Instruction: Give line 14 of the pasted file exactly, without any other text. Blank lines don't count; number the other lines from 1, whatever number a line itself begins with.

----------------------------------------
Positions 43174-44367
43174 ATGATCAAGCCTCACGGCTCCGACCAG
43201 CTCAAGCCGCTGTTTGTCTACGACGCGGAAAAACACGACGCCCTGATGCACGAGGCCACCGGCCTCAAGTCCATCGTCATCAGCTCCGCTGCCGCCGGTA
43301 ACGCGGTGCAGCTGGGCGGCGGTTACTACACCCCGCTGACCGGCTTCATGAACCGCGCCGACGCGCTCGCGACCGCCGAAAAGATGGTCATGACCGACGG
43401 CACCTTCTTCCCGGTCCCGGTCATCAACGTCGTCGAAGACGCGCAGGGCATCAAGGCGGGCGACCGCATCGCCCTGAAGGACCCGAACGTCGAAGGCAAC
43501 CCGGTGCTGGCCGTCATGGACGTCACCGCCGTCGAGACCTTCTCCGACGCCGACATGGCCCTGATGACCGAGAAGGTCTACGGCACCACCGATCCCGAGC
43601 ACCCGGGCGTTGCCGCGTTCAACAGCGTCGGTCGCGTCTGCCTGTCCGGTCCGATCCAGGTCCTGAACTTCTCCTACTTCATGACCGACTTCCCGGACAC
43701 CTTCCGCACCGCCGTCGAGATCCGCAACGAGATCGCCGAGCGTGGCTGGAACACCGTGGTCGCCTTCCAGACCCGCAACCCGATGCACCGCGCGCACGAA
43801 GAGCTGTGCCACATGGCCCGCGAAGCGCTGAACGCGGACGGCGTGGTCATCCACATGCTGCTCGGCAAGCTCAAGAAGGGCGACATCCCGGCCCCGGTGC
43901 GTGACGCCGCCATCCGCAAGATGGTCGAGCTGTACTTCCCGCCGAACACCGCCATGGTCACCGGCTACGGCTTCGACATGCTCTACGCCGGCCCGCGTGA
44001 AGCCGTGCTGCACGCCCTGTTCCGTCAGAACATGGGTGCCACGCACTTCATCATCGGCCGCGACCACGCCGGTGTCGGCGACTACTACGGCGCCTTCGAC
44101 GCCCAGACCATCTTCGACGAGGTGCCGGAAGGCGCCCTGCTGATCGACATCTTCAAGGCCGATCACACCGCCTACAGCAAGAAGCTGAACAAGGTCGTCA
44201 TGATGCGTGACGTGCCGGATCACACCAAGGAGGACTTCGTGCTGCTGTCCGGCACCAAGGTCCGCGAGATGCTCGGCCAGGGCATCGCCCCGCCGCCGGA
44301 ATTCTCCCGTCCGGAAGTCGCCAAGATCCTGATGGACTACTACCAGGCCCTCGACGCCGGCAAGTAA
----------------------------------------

44301 ATTCTCCCGTCCGGAAGTCGCCAAGATCCTGATGGACTACTACCAGGCCCTCGACGCCGGCAAGTAA